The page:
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tuberculosis. M. bovis was once a common cause of tuberculosis, but the introduction of pasteurized milk has largely eliminated this as a public health problem in developed countries. M. canetti is rare and seems to be limited to Africa, although a few cases have been seen in African emigrants. M. microti is mostly seen in immunodeficient people, although it is possible that the prevalence of this pathogen has been underestimated. Other known pathogenic mycobacterium includes Mycobacterium leprae, Mycobacterium marinum, Mycobacterium avium and M. kansasii. The last two are part of the nontuberculous mycobacterium (NTM) group. Nontuberculous mycobacterium cause neither TB nor leprosy, but they do cause pulmonary diseases resembling TB. Mycobacterium tuberculosis (MTB) is a pathogenic bacteria species in the genus Mycobacterium and the causative agent of most cases of tuberculosis. First discovered in 1882 by Robert Koch, M. tuberculosis has an unusual, waxy coating on the cell surface (primarily mycolic acid), which makes the cells impervious to Gram staining so acid-fast detection techniques are used instead. The physiology of M. tuberculosis is highly aerobic and requires high levels of oxygen. Primarily a pathogen of the mammalian respiratory system, MTB infects the lungs. The most frequently used diagnostic methods for TB are the tuberculin skin test, acid-fast stain, and chest radiographs. The M. tuberculosis genome was sequenced in 1998. M. tuberculosis requires oxygen to grow. It does not retain any bacteriological stain due to high lipid content in its wall, and thus is neither Gram positive nor Gram negative; hence Ziehl-Neelsen staining, or acid-fast staining, is used. While mycobacterium do not seem to fit the Gram-positive category from an empirical standpoint (i.e., they do not retain the crystal violet stain), they are classified as acid-fast Gram-positive bacteria due to their lack of an outer cell membrane. M. tuberculosis divides every 15–20 hours, which is extremely slow compared to other bacteria, which tend to have division times measured in minutes (Escherichia coli can divide roughly every 20 minutes). It is a small bacillus that can withstand weak disinfectants and can survive in a dry state for weeks. Its unusual cell wall, rich in lipids (e.g., mycolic acid), is likely responsible for this resistance and is a key virulence factor. When in the lungs, M. tuberculosis is taken up by alveolar macrophages, but they are unable to digest the bacterium. Its cell wall prevents the fusion of the phagosome with a lysosome. Specifically, M. tuberculosis blocks the bridging molecule, early endosomal autoantigen 1 (EEA1); however, this blockade does not prevent fusion of vesicles filled with nutrients. Consequently, the bacteria multiply unchecked within the macrophage. The bacteria also carried the UreC gene, which prevents acidification of the phagosome. The bacteria also evade macrophage-killing by neutralizing reactive nitrogen intermediates. The ability to construct M. tuberculosis mutants and test individual gene products for specific functions has significantly advanced our understanding of the pathogenesis and virulence factors of M. tuberculosis. Many secreted and exported proteins are known to be important in pathogenesis. M. tuberculosis comes from the genus Mycobacterium, which is composed of approximately 100 recognized and proposed species. The most familiar of the species are Mycobacterium tuberculosis and Mycobacterium leprae (leprosy). M. tuberculosis appears to be genetically diverse, which results in significant phenotypic differences between clinical isolates. M. tuberculosis exhibits a biogeographic population structure and different strain lineages are associated with different geographic regions. Phenotypic studies suggest this strain variation never has implications for the development of new diagnostics and vaccines. Microevolutionary variation affects the relative fitness and transmission dynamics of antibiotic-resistant strains. Mycobacterium outbreaks are often caused by hypervirulent strains of M. tuberculosis. In laboratory experiments, these clinical isolates elicit unusual immunopathology, and may be either hyperinflammatory or hypoinflammatory. Studies have shown the majority of hypervirulent mutants have deletions in their cell wall modifying enzymes or regulators that respond to environmental stimuli. Studies of these mutants have indicated the mechanisms that enable M. tuberculosis to mask its full pathogenic potential, inducing a granuloma that provides a protective niche and enables the bacilli to sustain a long-term, persistent infection. The genome of the H37Rv strain was published in 1998. Its size is 4 million base pairs, with 3959 genes; 40% of these genes have had their function characterized, with possible function postulated for another 44%. Within the genome are also 6 pseudogenes.The genome contains 250 genes involved in fatty acid metabolism, with 39 of these involved in the polyketide metabolism generating the waxy coat. Such large numbers of conserved genes show the evolutionary importance of the waxy coat to pathogen survival. About 10% of the coding capacity is taken up by two clustered gene families that encode acidic, glycine-rich proteins. These proteins have a conserved N-terminal motif, deletion of which impairs growth in macrophages and granulomas. Nine noncoding sRNAs have been characterized in M. tuberculosis, with a further 56 predicted only an estimated 10% of people infected with M. tuberculosis ever develop the disease, and many of those have the disease only for the first few years following infection, even though the bacillus may lie dormant in the body for decades. The symptoms that patients infected with M. tuberculosis may experience are usually absent until the disease has become more complicated. It may take many months from the time the infection initially gets into the 59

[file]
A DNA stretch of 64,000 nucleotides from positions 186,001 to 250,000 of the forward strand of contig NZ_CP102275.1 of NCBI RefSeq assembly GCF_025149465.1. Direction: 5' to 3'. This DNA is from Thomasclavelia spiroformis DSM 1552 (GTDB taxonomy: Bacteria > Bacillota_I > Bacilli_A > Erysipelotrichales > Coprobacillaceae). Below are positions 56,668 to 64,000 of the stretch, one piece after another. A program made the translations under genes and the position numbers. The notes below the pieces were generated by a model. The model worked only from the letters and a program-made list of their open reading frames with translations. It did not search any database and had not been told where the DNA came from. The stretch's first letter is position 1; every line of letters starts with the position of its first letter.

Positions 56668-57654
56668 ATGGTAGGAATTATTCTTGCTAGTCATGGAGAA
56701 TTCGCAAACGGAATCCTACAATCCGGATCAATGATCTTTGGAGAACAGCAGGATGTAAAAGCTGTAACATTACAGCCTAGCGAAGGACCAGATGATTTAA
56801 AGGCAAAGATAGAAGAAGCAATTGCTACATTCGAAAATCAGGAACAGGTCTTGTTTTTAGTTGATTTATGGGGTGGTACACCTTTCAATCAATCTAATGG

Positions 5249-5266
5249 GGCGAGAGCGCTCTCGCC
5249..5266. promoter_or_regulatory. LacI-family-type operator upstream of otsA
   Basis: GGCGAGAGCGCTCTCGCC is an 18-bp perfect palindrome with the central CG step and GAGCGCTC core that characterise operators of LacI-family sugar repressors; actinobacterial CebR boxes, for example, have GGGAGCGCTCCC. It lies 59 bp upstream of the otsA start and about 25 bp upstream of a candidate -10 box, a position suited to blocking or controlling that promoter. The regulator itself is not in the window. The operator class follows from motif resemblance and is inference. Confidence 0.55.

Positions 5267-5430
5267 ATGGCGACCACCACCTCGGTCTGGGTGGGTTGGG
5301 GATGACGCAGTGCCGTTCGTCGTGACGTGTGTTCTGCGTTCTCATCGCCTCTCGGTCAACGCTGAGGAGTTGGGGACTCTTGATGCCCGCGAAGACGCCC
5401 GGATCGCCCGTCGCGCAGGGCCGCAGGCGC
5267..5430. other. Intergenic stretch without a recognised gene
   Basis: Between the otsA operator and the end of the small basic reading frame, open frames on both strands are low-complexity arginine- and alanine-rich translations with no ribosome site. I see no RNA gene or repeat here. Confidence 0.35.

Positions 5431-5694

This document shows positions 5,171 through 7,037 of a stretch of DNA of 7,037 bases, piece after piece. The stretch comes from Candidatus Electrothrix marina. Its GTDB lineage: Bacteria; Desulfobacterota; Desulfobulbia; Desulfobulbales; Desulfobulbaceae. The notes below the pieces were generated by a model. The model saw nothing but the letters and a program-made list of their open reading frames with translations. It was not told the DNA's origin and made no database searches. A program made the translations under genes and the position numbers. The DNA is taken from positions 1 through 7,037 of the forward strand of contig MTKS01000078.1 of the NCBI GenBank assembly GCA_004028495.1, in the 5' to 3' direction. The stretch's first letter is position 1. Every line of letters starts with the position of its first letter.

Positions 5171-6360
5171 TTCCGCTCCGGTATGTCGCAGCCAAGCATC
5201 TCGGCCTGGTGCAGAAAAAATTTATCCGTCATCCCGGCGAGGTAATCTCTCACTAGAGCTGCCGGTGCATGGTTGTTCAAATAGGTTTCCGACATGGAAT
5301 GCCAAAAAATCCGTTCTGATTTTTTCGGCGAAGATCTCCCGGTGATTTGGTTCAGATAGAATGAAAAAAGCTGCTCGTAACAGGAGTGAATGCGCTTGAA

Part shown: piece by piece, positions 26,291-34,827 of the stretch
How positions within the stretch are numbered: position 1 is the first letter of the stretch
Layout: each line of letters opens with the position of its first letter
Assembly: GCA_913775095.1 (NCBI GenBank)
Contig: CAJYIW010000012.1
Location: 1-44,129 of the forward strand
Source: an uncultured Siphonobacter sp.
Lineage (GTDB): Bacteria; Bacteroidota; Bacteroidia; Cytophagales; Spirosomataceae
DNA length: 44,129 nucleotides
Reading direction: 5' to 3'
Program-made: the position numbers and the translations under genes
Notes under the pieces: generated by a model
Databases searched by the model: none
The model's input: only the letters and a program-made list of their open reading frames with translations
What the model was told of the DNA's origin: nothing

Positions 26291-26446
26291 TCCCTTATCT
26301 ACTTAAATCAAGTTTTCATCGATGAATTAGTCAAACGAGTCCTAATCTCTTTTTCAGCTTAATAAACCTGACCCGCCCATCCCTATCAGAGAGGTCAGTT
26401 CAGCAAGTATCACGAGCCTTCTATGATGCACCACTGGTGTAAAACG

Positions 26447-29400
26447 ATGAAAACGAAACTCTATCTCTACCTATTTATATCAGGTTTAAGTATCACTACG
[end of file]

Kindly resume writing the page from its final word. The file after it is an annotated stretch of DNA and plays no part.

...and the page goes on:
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lungs until symptoms develop. Cough is however the first symptom of the infection with M. tuberculosis. The initial symptoms, including loss of appetite, fever, productive cough and loss of energy or loss of weight or night sweats, are not specific and might be easily attributed to another condition. Primary pulmonary tuberculosis is the first stage of the condition, and it may cause fever, dry cough and some abnormalities that may be noticed on a chest X-ray. In most cases, though, primary infections tend to cause no symptoms that people do not overcome. This condition resolves itself, although it returns in more than half of the cases. Tuberculosis causing lung disease may result in tuberculous pleuritis, a condition that may cause symptoms such as chest pain, nonproductive cough and fever. Moreover, infection with M. tuberculosis can spread to other parts of the body, especially in patients with a weakened immune system. This condition is referred to as miliary tuberculosis, and people contacting it may experience fever, weight loss, weakness and a poor appetite. In more rare cases, miliary tuberculosis can cause coughing and difficulty breathing. Only an estimated 10% of people infected with M. tuberculosis ever develop the disease, and many of those have the disease only for the first few years following infection, even though the bacillus may lie dormant in the body for decades. The symptoms that patients infected with M. tuberculosis may experience are usually absent until the disease has become more complicated. It may take many months from the time the infection initially gets into the lungs until symptoms develop. Cough is however the first symptom of the infection with M. tuberculosis. The initial symptoms, including loss of appetite, fever, productive cough and loss of energy or loss of weight or night sweats, are not specific and might be easily attributed to another condition. Primary pulmonary tuberculosis is the first stage of the condition, and it may cause fever, dry cough and some abnormalities that may be noticed on a chest X-ray. In most cases, though, primary infections tend to cause no symptoms that people do not overcome. This condition resolves itself, although it returns in more than half of the cases. Tuberculosis causing lung disease may result in tuberculous pleuritis, a condition that may cause symptoms such as chest pain, nonproductive cough and fever. Moreover, infection with M. tuberculosis can spread to other parts of the body, especially in patients with a weakened immune system. This condition is referred to as miliary tuberculosis, and people contacting it may experience fever, weight loss, weakness and a poor appetite. In more rare cases, miliary tuberculosis can cause coughing and difficulty breathing. 2. Method The present study was conducted at the department of Bioinformatics, Maulana Azad National Institute of Technology, Madhya Pradesh, India. Institutional ethical board approved the study and the informed consent was obtained from all the subjects before the commencement. 2.1. Database used for comparative study of 11 different M. tuberculosis species (table.1) KEGG (Kyoto Encyclopedia of Genes and Genomes) is a collection of online databases dealing with genomes, enzymatic pathways, and biological chemicals. The PATHWAY database records networks of molecular interactions in the cells, and variants of them specific to particular organisms. KEGG connects known information on molecular interaction networks, such as pathways and complexes (this is the Pathway Database), information about genes and proteins generated by genome projects (including the gene database) and information about biochemical compounds and reactions (including compound and reaction databases). These databases are different networks, known as the protein network, and the chemical universe respectively. There are efforts in progress to add to the knowledge of KEGG, including information regarding ortholog clusters in the KO (KEGG Orthology) database. 2.2 Tools & Software’s used for comparative study of 11 different M. tuberculosis species 2.2.1 BLAST Tool BLAST, or Basic Local Alignment Search Tool is an algorithm for comparing primary biological sequence information, such as the amino-acid sequences of different proteins or the nucleotides of DNA sequences. A BLAST search enables a researcher to compare a query sequence with a library or database of sequences, and identify library sequences that resemble the query sequence above a certain threshold. Different types of BLASTs are available according to the query sequences. For example, following the discovery of a previously unknown gene in the mouse, a scientist will typically perform a BLAST search of the human genome to see if humans carry a similar gene; BLAST will identify sequences in the human genome that resemble the mouse gene based on similarity of sequence. The BLAST program was designed by Eugene Myers, Stephen Altschul, Warren Gish, David J. Lipman, and Webb Miller at the NIH and was published in the Journal of Molecular Biology in 1990.